Struggle for parents to combine work and caring for a child with disabilities

More than half (54%) of UK parents of a disabled child are struggling to combine work with caring for their child, according to a new study. 

Carried out by the charity Working Families and childcare provider Bright Horizons, the statistics come from the 2017 Modern Families Index. The charity has launched the Working Families’ video, aimed at parents of disabled children that want to work. The charity is urging parents of disabled children to complete its survey to help inform its Waving not drowning campaigning work over the next two years. Sarah Jackson OBE, chief executive of Working Families, said: “For too many parents of disabled children, their caring responsibilities often lead to taking on lower paid work, working less hours than they want or leaving the labour market altogether. “Many parents are forced to give up work at the point of their child’s diagnosis out of necessity, then move into long-term unemployment, with all its associated economic and social costs.” Working Families’ video aims to support parents of disabled children, highlighting the rights and entitlements that can help keep them in paid work and explain the advice the charities offers. The study, which captured the views of 356 parents of a disabled child, also found:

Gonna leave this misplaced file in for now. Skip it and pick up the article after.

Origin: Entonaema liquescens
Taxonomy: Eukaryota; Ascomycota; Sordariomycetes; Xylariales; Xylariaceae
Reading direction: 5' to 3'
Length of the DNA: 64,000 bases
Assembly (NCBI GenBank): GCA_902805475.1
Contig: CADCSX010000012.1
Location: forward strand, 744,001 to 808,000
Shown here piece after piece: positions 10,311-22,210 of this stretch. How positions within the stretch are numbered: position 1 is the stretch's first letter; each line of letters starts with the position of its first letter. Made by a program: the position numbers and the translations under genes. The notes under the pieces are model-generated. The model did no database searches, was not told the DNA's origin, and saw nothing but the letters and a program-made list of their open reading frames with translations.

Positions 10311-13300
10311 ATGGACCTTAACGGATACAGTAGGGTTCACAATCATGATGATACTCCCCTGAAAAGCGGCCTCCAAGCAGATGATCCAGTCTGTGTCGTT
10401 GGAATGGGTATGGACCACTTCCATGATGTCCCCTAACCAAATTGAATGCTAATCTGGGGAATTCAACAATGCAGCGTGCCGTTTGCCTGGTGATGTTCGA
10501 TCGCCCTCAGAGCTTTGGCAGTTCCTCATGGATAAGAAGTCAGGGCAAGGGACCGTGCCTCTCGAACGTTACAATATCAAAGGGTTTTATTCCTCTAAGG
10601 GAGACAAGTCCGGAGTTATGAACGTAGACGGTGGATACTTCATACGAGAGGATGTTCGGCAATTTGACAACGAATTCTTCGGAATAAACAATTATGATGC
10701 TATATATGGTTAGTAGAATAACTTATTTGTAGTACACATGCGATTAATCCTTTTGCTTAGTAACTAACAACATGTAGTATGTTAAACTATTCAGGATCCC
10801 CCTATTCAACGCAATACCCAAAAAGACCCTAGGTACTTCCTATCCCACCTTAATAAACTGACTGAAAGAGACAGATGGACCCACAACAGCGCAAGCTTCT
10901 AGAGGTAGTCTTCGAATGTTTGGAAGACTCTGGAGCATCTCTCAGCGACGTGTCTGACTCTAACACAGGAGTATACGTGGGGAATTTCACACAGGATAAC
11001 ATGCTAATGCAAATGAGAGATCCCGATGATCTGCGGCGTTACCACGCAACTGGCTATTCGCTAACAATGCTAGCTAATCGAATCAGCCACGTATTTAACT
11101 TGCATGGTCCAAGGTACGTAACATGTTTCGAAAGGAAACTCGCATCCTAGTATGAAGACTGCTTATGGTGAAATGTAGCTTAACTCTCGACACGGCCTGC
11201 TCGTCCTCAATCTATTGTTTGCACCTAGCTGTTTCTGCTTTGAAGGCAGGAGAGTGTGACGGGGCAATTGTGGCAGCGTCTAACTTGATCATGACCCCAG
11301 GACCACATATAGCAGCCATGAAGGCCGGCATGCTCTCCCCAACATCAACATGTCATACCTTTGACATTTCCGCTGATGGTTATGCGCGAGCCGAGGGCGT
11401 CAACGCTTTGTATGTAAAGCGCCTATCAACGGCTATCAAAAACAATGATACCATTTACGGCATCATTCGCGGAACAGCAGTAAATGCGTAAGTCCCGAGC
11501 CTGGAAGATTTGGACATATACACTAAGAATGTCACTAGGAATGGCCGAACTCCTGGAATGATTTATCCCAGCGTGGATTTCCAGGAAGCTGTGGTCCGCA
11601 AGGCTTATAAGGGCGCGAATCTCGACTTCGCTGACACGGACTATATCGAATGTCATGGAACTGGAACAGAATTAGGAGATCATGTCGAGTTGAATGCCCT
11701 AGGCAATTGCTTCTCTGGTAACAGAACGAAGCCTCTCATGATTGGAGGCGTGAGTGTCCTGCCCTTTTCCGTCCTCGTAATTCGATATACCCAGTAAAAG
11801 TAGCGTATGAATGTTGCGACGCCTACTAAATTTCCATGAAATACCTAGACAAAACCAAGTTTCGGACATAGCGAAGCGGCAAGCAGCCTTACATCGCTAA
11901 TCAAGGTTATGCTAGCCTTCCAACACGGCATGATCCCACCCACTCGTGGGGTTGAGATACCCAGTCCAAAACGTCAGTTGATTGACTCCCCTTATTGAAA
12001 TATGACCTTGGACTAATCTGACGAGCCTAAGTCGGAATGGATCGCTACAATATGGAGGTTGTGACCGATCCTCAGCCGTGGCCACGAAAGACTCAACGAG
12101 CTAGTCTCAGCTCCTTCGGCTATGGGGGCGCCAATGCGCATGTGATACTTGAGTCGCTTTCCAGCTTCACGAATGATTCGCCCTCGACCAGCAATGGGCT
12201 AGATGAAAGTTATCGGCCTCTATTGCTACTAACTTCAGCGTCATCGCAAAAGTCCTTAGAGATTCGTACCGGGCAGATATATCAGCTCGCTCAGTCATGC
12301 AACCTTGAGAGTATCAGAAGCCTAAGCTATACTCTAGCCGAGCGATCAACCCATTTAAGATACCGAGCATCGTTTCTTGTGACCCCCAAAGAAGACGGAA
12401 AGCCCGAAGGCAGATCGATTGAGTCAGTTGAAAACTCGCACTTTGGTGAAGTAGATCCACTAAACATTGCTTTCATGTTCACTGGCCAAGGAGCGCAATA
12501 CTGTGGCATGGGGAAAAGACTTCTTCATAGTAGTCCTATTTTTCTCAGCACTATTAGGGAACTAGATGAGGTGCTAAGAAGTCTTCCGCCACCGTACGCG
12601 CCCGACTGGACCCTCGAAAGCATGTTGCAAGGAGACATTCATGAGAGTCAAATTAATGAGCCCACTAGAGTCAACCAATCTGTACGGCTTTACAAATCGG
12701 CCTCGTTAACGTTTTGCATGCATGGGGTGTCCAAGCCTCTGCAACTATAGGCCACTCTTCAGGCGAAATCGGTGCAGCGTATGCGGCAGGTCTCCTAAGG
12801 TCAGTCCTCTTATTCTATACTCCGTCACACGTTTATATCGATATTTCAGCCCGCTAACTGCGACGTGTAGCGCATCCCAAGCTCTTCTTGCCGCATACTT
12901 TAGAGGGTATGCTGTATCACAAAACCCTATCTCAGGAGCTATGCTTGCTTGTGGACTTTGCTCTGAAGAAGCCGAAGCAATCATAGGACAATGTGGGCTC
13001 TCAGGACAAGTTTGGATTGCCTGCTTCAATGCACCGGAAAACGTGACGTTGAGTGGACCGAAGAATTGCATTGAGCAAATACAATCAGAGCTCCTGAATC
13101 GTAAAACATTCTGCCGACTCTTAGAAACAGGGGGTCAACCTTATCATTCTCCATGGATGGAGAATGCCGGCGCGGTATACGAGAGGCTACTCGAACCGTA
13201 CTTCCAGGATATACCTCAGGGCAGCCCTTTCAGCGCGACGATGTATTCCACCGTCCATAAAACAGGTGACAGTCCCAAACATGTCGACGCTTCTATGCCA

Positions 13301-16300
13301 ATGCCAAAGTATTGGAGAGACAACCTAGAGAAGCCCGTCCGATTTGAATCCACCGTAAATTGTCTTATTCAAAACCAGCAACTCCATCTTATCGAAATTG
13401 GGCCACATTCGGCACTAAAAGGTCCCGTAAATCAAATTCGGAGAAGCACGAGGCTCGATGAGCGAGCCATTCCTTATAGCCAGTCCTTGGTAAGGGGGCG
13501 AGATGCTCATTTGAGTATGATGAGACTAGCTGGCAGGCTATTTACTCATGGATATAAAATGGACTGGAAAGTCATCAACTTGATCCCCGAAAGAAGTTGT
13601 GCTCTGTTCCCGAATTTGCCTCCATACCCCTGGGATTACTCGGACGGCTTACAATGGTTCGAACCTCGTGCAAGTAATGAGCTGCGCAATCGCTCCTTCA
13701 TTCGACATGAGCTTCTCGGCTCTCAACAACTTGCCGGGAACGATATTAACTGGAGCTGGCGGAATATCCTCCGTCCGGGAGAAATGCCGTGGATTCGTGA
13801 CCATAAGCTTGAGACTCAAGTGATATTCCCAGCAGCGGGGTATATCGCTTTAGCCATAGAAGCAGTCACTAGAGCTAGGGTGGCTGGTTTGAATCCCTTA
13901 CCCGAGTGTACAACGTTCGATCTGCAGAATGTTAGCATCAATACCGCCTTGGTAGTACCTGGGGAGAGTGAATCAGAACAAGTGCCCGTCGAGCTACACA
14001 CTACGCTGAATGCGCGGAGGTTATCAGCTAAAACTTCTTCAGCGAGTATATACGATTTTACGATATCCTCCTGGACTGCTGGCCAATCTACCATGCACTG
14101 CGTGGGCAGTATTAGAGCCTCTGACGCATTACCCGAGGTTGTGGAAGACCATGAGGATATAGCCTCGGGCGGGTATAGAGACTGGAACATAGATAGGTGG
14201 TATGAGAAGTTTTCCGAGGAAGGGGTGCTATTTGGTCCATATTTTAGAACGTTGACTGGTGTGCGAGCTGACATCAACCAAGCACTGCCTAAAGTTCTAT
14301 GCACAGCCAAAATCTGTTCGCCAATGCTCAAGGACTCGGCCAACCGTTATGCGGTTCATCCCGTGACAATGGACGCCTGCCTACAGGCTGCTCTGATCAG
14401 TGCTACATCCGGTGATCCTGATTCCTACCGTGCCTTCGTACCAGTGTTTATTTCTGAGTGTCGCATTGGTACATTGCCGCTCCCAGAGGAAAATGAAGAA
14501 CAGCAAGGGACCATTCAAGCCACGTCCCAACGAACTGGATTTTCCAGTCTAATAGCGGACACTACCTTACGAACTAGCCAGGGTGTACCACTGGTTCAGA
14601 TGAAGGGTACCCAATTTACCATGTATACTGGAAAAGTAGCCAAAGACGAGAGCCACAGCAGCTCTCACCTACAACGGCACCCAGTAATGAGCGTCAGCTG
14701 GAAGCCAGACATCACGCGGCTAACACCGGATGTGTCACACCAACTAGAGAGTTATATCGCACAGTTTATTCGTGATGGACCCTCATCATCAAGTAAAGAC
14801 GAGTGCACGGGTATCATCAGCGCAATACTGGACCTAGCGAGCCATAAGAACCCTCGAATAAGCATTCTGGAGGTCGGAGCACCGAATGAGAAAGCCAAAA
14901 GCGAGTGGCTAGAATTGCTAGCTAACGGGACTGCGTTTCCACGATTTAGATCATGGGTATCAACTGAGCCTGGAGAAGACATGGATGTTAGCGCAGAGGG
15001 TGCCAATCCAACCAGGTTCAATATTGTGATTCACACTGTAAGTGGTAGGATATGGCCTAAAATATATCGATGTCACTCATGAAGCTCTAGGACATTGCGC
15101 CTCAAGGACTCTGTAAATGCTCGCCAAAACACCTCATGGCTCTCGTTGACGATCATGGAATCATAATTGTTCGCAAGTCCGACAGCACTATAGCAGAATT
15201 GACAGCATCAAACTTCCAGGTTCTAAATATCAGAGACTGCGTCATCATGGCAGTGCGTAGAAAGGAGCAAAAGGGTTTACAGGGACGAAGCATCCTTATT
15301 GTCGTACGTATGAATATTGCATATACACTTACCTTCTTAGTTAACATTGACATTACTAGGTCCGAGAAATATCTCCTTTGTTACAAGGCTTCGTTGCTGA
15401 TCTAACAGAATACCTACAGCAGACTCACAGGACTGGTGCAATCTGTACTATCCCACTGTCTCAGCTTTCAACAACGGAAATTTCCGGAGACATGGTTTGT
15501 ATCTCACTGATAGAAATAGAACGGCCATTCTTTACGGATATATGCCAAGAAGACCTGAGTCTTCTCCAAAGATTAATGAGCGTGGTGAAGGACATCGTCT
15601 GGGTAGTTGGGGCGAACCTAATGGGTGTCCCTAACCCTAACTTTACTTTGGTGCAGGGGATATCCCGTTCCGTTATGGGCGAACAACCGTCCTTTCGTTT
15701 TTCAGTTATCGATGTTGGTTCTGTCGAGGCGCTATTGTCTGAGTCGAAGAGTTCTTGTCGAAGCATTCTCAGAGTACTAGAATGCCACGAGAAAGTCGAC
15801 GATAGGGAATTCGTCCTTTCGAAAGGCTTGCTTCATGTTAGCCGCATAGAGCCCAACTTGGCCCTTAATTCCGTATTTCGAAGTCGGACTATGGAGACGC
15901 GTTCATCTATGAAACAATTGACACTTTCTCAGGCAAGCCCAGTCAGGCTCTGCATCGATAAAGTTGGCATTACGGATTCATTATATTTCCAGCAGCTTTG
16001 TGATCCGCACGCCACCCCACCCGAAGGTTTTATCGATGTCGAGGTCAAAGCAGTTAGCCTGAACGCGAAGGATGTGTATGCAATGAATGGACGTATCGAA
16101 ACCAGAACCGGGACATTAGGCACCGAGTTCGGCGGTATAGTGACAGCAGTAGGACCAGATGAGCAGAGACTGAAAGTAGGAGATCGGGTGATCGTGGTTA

• For nearly 1 in 5 UK parents, caring for their disabled child has had an extreme impact on their ability to work, which could include leaving the labour market completely.
  • Parents in different age groups have been impacted differently. Nearly 1 in 3 parents (61%) of disabled children aged 36-45 felt impacted; followed by over half of parents of disabled children aged 26-35 (58%).
  • Mothers and fathers have been impacted in similar proportions; 53% and 54% respectively.
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